2003 has been a very strong year for music, what with Radiohead's comeback, AFI's successful transition to the mainstream, The Mars Volta's prog masterpiece, Killing Joke's blistering return to form, Muse's edging to perfection, and The Strokes' "if it ain't broke" formula working a treat. Somewhat lost amongst several other excellent albums this year was The Black Keys' Thickfreakness. The band have been brought to attention from the irritating White Stripes comparison (the only real similarity being that there are only two people in the band), and they are the latest example of John Peel's championing of superb and diverse music (this was the man that introduced several of us to such delights as Napalm Death and Carcass). The word has been slowly growing, though, with the Keys playing to a packed Carling Tent at Reading this year. The Black Keys play straight blues (and have production values that don't go further than 1961) but have certainly drawn on the influences of other artists and rock genres in several of their songs on here. The lack of a bassist and the slightly pretentious "keeping it real" raw sound grate a little. Nevertheless, on second listen you will suddenly realise that this is one of the albums of the year. Tracks that stand out in particular are Hard Row, Have Love Will Travel, No Trust and Hold Me In Your Arms. The album is a slow burner but those who like to listen a few times before passing judgement will be richly rewarded.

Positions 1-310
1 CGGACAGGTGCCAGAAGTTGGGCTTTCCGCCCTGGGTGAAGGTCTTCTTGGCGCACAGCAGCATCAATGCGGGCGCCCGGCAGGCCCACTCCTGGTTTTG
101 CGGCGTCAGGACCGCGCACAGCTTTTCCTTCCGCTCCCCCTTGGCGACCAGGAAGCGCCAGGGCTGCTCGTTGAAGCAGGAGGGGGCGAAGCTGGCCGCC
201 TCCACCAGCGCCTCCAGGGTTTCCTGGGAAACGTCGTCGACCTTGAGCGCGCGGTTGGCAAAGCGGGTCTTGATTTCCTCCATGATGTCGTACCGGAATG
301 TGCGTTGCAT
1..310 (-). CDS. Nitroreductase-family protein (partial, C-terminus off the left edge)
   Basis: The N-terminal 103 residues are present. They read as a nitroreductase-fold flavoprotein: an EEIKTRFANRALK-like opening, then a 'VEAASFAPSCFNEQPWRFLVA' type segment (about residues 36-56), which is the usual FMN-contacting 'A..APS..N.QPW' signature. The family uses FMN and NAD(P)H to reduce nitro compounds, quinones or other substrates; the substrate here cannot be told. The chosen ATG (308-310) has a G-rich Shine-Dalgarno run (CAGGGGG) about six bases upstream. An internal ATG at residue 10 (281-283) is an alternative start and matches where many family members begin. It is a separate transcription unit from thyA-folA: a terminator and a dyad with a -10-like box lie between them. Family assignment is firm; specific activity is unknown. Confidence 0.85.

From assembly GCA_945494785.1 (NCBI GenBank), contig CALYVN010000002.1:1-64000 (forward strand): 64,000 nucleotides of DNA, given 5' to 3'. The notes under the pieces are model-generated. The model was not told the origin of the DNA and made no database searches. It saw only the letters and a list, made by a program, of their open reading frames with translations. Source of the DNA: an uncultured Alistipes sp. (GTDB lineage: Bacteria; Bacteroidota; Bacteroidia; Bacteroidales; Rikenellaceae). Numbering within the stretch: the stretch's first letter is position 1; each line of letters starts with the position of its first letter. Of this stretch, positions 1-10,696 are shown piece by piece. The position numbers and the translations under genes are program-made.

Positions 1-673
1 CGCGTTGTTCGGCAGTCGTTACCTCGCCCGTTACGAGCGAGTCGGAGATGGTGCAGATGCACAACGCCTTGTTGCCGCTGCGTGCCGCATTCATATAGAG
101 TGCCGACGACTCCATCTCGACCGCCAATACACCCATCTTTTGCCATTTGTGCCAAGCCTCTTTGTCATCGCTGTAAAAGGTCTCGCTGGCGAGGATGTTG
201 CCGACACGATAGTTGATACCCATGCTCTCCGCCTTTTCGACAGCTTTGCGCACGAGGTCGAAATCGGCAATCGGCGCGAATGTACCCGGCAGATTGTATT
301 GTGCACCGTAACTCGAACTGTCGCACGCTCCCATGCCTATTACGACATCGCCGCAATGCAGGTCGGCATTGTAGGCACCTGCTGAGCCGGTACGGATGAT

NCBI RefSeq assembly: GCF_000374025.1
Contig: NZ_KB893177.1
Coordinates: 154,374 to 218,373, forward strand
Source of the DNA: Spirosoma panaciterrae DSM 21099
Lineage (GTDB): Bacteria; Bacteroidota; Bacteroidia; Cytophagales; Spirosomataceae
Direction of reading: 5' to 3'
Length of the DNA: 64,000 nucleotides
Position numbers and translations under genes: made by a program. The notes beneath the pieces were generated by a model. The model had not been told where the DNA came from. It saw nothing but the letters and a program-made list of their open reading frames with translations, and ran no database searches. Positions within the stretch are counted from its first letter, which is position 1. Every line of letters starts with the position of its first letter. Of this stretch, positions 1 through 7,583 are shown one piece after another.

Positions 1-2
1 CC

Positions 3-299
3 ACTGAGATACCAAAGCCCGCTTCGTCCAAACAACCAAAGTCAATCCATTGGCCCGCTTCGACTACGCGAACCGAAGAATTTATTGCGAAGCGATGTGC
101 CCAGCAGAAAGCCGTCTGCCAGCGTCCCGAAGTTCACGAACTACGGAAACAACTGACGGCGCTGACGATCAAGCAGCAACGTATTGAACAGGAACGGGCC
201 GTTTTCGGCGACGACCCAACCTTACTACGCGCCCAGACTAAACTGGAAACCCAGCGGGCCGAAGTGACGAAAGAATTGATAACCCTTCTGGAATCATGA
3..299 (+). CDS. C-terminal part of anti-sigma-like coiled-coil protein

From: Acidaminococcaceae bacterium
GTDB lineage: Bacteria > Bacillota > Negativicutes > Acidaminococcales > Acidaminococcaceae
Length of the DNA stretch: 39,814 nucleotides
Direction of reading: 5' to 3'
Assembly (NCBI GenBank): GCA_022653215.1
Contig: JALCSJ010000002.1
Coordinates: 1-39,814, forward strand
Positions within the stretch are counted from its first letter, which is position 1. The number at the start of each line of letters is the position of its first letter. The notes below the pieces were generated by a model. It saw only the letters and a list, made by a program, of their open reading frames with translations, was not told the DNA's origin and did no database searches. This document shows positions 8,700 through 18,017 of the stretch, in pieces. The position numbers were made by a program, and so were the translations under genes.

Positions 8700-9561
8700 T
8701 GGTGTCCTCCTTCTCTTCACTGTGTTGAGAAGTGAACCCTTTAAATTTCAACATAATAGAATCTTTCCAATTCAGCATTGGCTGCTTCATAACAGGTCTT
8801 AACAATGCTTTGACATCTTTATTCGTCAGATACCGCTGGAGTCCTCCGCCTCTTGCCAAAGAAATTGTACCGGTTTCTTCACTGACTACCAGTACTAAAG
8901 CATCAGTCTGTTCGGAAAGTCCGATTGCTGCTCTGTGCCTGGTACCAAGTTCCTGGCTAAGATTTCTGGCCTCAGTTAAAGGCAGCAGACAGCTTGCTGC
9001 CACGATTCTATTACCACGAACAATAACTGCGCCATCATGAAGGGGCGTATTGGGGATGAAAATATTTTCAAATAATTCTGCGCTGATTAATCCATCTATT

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on 7 May 2003
Forget all the comparisons to The White Stripes and punch anyone who says "Ugh, not another duo from The States playing the blues!"
The latter may be true but The Black Keys are in a class and indeed, world of their own. Two guys - one playing guitar and providing vocals that you would swear came from a black man and the other drums, both under the age of 23 playing the blues as if they had been for decades in Tennessee.